Peter Blair | April 14, 2016 | White Collar Crimes
In 2015, a California man by the name of Anthony Renfrow (57) pleaded guilty of one count of conspiracy to commit wire fraud. He was caught enticing a susceptible 200 people to become something known as an “autosurf investor” with 14DailyPlus.com. Altogether, the scam cost these victims an outstanding $1.6 million! Renfrow pulled in victims with conference calls to lull them into believing that the program was legitimate and returns on investments would be made. However, there was no investment and the victims ended up losing their money. Anthony Renfrow faced 20 years in federal prison as well as a fine up to $250,000 for his actions.
Internet Crimes – FBI Involvement
The Federal Bureau of Investigation (FBI) has been asking the public for help with its immense computer crime issues over the years. The Bureau’s Internet Crime Complaint Center (IC3), which started ten years ago, has since received two million complaints on white-collar Internet crime. In 2010 alone, 25,000 complaints were made on average each month for the entire year. Some of the most common complaints being filed revolve around impersonators acting like FBI agents, non-payment of items ordered on the Internet, and identity theft. Some other complaints include miscellaneous fraud, advance fee fraud, spam, credit card fraud, and overpayment. However, the crimes do not stop there. There are new crimes coming out each year to try and scam others through the Internet. These include telephone calls claiming that victims are delinquent on loans, online apartment scams to swindle consumers out of thousands, and fake e-mails revolving around disaster relief efforts. The problem lies within the fact that there are so many variations of Internet crimes. The FBI will not be able to warn against every one and cannot protect every person from becoming scammed if they do not know what warning signs to look for. This is why you should practice good security when using your computer and always make sure it is outfitted with the latest security software. Always learn how to protect your personal identification information as well as being suspicious of people who promise you things over the Internet in return for information they may be able to use against you.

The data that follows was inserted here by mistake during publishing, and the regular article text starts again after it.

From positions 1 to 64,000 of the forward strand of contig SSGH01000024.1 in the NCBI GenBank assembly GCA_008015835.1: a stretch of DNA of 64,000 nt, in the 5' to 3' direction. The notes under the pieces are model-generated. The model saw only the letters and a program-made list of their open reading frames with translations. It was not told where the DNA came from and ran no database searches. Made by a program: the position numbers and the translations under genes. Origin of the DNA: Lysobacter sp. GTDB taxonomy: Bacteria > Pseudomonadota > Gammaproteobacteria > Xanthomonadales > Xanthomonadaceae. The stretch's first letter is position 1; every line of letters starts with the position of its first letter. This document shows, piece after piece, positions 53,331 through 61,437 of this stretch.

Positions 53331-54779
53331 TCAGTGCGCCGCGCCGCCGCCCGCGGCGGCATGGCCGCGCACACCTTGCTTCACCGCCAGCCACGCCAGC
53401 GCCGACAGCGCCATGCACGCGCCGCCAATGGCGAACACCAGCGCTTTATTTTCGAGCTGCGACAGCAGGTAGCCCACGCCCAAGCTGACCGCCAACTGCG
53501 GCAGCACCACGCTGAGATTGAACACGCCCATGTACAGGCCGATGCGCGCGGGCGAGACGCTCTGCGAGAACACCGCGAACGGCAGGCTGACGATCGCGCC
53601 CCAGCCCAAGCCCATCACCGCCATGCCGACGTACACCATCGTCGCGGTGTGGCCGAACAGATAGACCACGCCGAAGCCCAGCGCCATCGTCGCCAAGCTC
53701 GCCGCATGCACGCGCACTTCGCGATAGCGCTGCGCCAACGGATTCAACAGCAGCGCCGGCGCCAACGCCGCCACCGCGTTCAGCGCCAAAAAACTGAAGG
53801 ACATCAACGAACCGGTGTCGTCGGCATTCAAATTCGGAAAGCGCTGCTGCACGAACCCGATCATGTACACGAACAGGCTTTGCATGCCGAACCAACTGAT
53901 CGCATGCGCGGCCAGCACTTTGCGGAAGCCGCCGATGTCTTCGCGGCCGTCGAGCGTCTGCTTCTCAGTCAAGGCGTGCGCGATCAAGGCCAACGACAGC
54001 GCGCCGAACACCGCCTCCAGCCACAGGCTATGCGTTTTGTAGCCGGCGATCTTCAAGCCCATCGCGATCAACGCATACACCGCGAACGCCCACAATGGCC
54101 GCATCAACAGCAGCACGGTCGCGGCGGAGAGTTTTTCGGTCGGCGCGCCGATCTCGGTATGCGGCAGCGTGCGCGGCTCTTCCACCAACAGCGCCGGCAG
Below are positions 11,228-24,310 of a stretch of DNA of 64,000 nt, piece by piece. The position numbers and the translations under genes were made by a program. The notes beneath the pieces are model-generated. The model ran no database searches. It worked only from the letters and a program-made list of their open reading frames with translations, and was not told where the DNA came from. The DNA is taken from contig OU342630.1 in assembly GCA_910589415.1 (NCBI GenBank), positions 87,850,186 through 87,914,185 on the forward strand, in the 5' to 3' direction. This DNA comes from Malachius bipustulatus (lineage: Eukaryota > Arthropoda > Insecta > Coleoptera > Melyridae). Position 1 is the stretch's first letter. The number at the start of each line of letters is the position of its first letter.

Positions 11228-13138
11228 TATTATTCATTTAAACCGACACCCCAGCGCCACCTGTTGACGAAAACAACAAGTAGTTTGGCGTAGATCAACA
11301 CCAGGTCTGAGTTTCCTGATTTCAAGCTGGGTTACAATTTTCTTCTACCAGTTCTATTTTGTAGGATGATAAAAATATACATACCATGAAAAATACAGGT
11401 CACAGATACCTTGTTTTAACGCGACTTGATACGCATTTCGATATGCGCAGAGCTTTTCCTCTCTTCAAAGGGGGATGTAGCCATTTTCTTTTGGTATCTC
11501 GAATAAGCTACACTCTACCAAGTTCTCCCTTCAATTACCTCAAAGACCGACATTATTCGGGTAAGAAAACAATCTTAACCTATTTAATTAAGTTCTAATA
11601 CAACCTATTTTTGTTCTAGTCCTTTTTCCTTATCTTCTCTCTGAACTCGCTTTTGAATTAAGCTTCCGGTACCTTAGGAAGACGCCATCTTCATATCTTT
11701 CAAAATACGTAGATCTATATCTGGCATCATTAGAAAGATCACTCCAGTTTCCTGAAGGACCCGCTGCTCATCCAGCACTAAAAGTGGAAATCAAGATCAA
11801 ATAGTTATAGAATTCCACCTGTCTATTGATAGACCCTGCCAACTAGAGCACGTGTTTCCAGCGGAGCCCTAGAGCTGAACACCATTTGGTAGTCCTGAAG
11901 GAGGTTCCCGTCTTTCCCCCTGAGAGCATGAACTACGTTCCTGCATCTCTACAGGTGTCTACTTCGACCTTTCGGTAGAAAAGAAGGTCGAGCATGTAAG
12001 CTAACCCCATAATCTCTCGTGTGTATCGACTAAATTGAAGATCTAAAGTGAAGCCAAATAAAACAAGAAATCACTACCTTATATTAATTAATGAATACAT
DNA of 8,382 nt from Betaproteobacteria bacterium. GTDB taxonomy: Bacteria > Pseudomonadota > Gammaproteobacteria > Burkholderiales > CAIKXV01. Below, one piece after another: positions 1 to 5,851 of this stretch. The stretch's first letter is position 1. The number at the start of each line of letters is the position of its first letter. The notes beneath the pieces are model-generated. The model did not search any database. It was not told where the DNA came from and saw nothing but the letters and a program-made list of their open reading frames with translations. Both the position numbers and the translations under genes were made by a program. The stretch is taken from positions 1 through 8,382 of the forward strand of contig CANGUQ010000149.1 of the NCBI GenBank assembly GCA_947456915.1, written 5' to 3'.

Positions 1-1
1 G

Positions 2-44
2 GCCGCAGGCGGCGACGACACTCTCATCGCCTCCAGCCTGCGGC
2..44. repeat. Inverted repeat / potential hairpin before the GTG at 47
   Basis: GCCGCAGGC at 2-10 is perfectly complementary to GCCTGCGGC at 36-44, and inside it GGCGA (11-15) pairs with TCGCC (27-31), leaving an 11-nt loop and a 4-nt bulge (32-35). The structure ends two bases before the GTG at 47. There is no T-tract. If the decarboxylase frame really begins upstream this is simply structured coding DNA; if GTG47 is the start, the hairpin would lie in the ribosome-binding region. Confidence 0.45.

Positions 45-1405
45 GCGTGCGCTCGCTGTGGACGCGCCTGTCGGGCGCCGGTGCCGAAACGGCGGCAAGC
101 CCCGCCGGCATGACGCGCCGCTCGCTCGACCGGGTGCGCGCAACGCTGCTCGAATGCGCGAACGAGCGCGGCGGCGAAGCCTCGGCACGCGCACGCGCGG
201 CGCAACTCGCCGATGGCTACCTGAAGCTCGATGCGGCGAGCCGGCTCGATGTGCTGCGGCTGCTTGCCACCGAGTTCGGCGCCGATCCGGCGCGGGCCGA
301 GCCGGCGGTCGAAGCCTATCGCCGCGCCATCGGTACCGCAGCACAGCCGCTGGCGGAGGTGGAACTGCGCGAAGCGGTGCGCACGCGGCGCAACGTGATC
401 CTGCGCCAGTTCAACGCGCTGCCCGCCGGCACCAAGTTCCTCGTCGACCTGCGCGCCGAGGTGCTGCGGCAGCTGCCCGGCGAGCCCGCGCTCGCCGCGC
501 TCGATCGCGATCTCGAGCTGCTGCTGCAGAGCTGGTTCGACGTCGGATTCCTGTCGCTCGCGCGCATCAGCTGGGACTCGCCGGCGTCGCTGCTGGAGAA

So, how are computer crimes prosecuted when they occur? Since 1984, Congress has sought ways to handle these very specific types of crimes. In fact, Congress included in the Comprehensive Crime Control Act of 1984 provisions to address the unauthorized access and use of computers and computer networks as well as several other issues. Some of these crimes range from small misdemeanors to as serious as felonies. Obtaining National Security Information can gain somebody a prison sentence of 10-20 years, Recklessly Damaging by Intentional Access could get 1-10 years, and Extortion Involving Computers could get somebody 5-10 years in prison!
More Ways to Protect Yourself
- Learn as much as possible about an online seller, especially about the business they claim to be running.
- Determine what method of payment sellers are asking from the buyer.
- Make sure you are always purchasing merchandise from a reputable source.
- Never give out your credit card number online unless you are using it for a reputable source.
- Do not invest in anything that you are not absolutely sure about.
- Guard your account information carefully and be skeptical of individuals who represent themselves as Nigerian or foreign government officials.
Computer crimes are extremely serious and can put many people at risk. This is why you should never give out important information to somebody who can use it against you or steal from you. However, what happens if you have been stolen from and aren’t sure where to turn? You should have a trustworthy attorney on your side that can guide you every step of the way. Call The Law Office of Peter Blair today to find out more.